doesn’t mean that these events took place during Sukkot (An Aliyah festival that a prophet like Jonah
would have been in Jerusalem for), however it does mean that there is a comparison being drawn
between Jonah’s journey and Israel’s time in the desert. Note the 40 day symbolism: it’s likely that
Jonah intended to wait out the 40 days to see if G-d would relent from His relenting and destroy the
city according to a literal interpretation of Jonah’s prophecy.
It is also important to note that Jonah had travelled to the east of Nineveh, further away from
Jerusalem. One can’t help but wonder whether this was a stubborn act intended to show displeasure
regarding G-d’s decision, after all, the temple of Jerusalem stood to the West of Nineveh in the land
Remez (Hint, Allegory): Israel has constructed her own sukkah (rabbinical Judaism), a dwelling
reliant on her own efforts. Although we are saved for the purpose of keeping the instruction of G-d,
we’re not saved by the instruction. We are certainly not saved by additional rules that we have
created outside of the word of HaShem.
D’rash (comparison): If we as followers of Messiah stubbornly refuse to accept His mysterious
changing of direction and subsequently build our own sukkot, what will become of us?
Sod (Mystery): The nations have been given the length of a metaphorical generation to repent as
Nineveh did, but Just as the subsequent generation of Ninevites was destroyed, so too will
the nations who refuse HaShem’s mercy be destroyed at the conclusion of the time of the nations.
Israel watches on from a high position under a temporary and poorly built shelter, waiting to see
what G-d will do.
4:6 And HaShem (YHVH - Merciful) G-d (Elohim – Judge) prepared (Manah – to weigh out, appoint) a
plant (from the Hebrew root kayah—vomit), and made it to come up over Jonah’s head so that it
might be a shade over his head, to snatch away his grief. So Jonah was exceedingly simchah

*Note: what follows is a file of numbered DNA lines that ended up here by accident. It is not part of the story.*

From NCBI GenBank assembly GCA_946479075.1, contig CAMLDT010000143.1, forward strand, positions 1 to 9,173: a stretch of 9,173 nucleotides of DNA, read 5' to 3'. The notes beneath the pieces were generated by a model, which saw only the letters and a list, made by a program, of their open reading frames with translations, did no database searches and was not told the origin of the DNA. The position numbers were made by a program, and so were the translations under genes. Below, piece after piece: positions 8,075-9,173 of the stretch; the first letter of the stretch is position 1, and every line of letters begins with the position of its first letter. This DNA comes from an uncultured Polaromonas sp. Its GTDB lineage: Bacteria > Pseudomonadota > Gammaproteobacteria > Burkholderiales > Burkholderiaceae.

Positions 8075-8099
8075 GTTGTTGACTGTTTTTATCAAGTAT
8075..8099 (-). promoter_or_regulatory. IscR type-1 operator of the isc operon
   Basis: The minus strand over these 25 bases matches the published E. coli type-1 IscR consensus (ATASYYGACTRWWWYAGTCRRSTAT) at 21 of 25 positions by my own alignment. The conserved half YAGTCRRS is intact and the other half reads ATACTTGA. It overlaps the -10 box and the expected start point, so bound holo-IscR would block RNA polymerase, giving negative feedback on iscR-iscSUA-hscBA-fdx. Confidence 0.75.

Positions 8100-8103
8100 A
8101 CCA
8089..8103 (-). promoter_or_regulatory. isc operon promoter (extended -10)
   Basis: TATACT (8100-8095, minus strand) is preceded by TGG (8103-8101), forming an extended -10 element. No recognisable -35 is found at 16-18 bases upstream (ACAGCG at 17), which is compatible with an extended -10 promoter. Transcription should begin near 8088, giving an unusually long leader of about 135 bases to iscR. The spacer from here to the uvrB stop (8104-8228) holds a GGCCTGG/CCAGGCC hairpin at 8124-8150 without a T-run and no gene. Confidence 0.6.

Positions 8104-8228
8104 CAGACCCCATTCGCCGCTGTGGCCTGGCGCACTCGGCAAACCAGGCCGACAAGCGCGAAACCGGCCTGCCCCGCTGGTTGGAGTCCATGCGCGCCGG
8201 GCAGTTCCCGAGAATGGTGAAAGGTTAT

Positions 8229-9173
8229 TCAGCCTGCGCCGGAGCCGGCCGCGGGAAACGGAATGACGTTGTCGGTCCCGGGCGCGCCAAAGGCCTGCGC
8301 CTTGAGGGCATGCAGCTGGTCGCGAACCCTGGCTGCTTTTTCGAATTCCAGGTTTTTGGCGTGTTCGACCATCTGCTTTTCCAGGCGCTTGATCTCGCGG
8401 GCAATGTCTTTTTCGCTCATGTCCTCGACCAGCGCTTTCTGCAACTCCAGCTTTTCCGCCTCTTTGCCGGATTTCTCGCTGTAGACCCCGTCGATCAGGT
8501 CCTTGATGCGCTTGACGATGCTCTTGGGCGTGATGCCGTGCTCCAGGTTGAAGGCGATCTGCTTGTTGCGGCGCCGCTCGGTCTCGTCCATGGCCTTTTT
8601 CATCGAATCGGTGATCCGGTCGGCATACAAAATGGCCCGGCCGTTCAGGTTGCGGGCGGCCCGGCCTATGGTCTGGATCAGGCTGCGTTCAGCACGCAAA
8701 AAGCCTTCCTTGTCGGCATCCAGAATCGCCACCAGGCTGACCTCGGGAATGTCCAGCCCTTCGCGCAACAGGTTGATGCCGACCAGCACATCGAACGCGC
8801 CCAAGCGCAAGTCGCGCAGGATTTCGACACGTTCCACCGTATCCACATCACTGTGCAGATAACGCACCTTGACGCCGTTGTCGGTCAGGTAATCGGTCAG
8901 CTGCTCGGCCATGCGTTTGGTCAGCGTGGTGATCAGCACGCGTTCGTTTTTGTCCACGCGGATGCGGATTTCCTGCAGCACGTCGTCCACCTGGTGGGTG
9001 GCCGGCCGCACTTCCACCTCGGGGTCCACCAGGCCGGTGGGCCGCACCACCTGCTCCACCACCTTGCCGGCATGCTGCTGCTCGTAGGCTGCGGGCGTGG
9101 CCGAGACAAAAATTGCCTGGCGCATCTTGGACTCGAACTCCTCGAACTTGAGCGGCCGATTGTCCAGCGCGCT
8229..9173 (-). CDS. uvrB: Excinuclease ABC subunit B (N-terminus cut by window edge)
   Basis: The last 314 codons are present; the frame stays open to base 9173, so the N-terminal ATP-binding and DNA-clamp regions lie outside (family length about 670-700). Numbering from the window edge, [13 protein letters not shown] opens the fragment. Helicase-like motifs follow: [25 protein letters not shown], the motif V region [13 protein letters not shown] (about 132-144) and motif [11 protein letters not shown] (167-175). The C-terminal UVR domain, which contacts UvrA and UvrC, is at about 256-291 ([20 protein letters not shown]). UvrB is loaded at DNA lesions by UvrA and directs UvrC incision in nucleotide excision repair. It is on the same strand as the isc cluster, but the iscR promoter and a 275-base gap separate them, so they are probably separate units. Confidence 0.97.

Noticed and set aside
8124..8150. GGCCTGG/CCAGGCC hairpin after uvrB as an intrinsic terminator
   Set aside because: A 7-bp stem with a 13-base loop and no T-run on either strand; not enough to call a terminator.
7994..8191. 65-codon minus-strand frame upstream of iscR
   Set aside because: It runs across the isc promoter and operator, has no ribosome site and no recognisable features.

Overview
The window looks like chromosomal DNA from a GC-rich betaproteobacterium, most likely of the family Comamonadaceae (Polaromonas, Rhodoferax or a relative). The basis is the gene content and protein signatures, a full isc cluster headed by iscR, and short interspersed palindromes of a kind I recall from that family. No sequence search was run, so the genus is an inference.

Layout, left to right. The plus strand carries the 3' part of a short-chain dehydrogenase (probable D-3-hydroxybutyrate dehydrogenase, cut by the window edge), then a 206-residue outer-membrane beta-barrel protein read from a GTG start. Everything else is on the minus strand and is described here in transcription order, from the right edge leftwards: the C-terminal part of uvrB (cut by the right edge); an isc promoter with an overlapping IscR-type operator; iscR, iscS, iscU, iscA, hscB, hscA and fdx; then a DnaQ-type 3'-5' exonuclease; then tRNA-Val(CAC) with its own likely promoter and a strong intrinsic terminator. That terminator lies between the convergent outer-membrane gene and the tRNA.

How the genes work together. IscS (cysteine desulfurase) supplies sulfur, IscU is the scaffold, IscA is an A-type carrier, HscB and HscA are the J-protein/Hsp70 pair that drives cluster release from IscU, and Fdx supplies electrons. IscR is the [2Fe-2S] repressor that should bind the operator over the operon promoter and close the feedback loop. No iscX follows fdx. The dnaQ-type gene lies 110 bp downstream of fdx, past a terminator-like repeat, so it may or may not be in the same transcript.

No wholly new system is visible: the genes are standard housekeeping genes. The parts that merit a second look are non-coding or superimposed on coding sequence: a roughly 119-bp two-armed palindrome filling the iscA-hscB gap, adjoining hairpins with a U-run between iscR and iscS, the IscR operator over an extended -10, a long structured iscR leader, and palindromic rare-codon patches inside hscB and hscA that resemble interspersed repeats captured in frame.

(joyous) because of the plant.
P’shat (literal): It’s interesting to note that G-d is represented here by the proper noun YHVH,
denoting mercy and the generic term Elohim, denoting judgement: this in connection with the use of
the Hebrew Manah (to weigh out, appoint, prepare) conveys a sense of mercy that has been
appointed beforehand and the weighing out of heavenly justice. The Hebrew Manah (to weigh out,
appoint, prepare) is also used in verses 7 & 8 and in chapter 1:17 with regard to the fish provided,
not to save but to swallow Jonah. The plant itself, which gains its name from the Hebrew root
meaning to, “vomit or spew”, connects the plants growth to Jonah’s having been vomited out of the
mouth of the fish.
The literal rendering, “to snatch away his grief” illuminates the living metaphor of the plant and
likens Jonah’s grief with the grief of G-d. Additionally it is a show of G-d’s unrelenting chesed
(lovingkindness). As a result of the shade, Jonah rejoices (simchah), the Hebrew denotes great joy
We should also affirm that the sukkah seems to have been built in the fashion of the booth of Sukkot
with openings in the roof to view the stars, otherwise there would have been no need for G-d to
supply an additional form of shade by way of the plant.
Remez (Hint, Allegory): G-d is a merciful judge Who provides a kipparot (covering) for Israel. The
plant symbolizes the temporary covering of the sacrificial system, however, that system will not be
sufficient for the purposes of eternal covering, the complete removal of sin.
D’rash (comparison): There are times when our rejoicing is temporary and gives birth to sorrow, not
for sorrows sake but for the purpose of empathy.
Sod (Mystery): The plant (vomit) like the resurrection of Jonah (fish vomits him out)
is a sign of a greater covering and a greater resurrection, that of Messiah Yeshua.
4:7 But G-d prepared Manah (to weigh out, appoint, prepare) a crimson-worm and when the dawn
ascended the next day, it struck the plant (with its body) so that it withered (was ashamed).
P’shat (literal): This continues the literal historical event concerning the plant and its physical life.
The worm is symbolic of sin and its permeating of life. The Hebrew text denotes an embedding of